Editor's note: This story has been updated to clarify the quote from Barb Rush. She said, "Ann Richards once said, when asked what she would do different, ‘Give them more hell.’ Here’s to the hell raisers!”

The Grayson County Democratic women honored two of their own Thursday night at the Seventh Biennial Eleanor Roosevelt Dinner at Austin College.

Barb Rush received the Ann Richards award and Rhonda Marroquin received the Eleanor Roosevelt award. Judge Maria T. Jackson, of the 339th state District Court in Houston, served as the keynote speaker for the event and told the audience about her race for the presiding judge seat of the Court of Criminal Appeals.

Rush kept her acceptance speech short and sweet.

“Ann Richards once said, when asked what she would do different, 'Give them more hell.' Here's to the hell raisers!” Rush said before taking her seat.

While Rush didn't say much to those who came to celebrate her, the program for the dinner did have a lot of information about here. She has served as the vice-chair of the Grayson County Democratic Party since 2012 and has been a part of the party since 1972 when she first volunteered on George McGovern's campaign. In addition to McGovern, Rush has worked on many campaigns, including those for Barack Obama and Wendy Davis. These days, Rush manages the websites and social media sites for the Grayson County Democrats and helps to recruit candidates to run in local elections.

“Barb has demonstrated a lifelong commitment to the Democratic Party and personifies through her service and action the beliefs and values of the party,” the program said about Rush. “Barb Rush is precisely the type of woman the Ann Richards Award seeks to honor.”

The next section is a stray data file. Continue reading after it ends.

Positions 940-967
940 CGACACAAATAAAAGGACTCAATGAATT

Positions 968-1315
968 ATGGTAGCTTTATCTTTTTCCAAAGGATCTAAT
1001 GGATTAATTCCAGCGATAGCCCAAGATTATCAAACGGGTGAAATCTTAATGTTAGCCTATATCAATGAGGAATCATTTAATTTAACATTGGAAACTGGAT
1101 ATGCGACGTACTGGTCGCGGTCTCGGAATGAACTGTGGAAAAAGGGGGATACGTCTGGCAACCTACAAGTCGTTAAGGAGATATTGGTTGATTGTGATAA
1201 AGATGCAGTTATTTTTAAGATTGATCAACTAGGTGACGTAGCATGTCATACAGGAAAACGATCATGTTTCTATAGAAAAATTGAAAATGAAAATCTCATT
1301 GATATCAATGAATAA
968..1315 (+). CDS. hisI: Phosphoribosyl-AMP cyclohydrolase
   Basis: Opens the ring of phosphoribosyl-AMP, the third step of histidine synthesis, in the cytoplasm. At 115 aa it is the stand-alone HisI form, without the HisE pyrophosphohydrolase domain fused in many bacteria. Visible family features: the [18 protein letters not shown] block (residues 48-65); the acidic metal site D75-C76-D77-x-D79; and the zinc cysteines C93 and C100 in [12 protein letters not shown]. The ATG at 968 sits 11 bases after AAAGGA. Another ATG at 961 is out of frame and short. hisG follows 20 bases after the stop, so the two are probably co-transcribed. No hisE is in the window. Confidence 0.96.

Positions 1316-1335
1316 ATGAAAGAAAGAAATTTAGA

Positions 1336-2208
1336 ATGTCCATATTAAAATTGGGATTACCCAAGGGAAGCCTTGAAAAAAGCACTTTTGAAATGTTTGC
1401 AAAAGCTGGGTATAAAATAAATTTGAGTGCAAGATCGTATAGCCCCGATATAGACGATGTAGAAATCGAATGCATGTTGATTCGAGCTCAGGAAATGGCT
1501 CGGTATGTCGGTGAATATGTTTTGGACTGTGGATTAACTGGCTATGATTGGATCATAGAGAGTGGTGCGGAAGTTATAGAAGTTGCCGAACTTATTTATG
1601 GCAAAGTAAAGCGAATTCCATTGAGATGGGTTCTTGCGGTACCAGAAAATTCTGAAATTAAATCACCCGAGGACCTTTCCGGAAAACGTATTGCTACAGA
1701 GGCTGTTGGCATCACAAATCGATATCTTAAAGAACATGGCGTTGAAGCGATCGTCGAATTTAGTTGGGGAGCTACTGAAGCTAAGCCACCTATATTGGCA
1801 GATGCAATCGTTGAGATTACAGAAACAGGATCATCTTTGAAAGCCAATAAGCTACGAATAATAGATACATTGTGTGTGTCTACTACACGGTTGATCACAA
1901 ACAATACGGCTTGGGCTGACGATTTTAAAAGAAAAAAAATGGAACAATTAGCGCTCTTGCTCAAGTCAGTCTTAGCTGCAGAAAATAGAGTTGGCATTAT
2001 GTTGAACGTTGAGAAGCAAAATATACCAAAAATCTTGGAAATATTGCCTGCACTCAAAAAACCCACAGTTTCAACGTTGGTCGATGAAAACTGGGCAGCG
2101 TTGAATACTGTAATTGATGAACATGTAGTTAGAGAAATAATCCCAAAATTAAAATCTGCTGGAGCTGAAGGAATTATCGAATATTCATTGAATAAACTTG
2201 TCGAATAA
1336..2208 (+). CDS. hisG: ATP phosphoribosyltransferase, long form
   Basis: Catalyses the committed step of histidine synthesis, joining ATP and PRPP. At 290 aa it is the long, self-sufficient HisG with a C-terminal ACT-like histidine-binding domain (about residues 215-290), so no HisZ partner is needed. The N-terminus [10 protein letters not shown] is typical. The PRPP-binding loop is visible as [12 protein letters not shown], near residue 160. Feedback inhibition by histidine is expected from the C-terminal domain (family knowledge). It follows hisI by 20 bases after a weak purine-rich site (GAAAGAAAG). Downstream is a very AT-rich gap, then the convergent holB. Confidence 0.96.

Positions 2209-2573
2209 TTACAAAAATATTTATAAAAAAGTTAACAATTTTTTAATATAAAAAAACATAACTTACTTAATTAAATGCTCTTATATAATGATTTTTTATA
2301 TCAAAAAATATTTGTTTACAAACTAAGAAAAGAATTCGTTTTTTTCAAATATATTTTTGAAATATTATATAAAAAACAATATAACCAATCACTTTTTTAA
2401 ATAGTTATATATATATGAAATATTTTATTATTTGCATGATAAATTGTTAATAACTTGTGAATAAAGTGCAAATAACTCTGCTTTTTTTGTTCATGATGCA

Rush wasn't the only person honored at the dinner. Marroquin volunteers for a number of local causes including United Way, March of Dimes, Sherman PTA, National Night Out, Partners in Education, Sherman Cheer Boosters Club and the Hispanic Heritage Council. She said she does it all to see the joy in others.

“When I see a smile on someone's face, that is all of the payment I need,” Marroquin said of the work she has done in the community for the past 20 years.

Marroquin also said she doesn't do all of that work alone. Marroquin credited her family for helping even when they would sometimes rather not. She has held most positions with the Hispanic Heritage Council and has been president for four consecutive years.

As the keynote speaker for the night, Jackson urged attendees to remember that people are placed in their lives for a reason and they should be their best self wherever they are in life. That awful boss, she said, might be preparing you for a big promotion that is coming down the line. She also urged people to remember there is always more to a situation than what they can see on the surface.

Jackson said people need a chance to prove that they can change for the better and we should be willing to give one another that chance. Additionally, Jackson said all people want respect and it is up to everyone to try to give it in most situations. She said that to get the respect that women want in society, there needs to be more women in leadership roles and she praised the number of Democratic women running for office in Grayson County.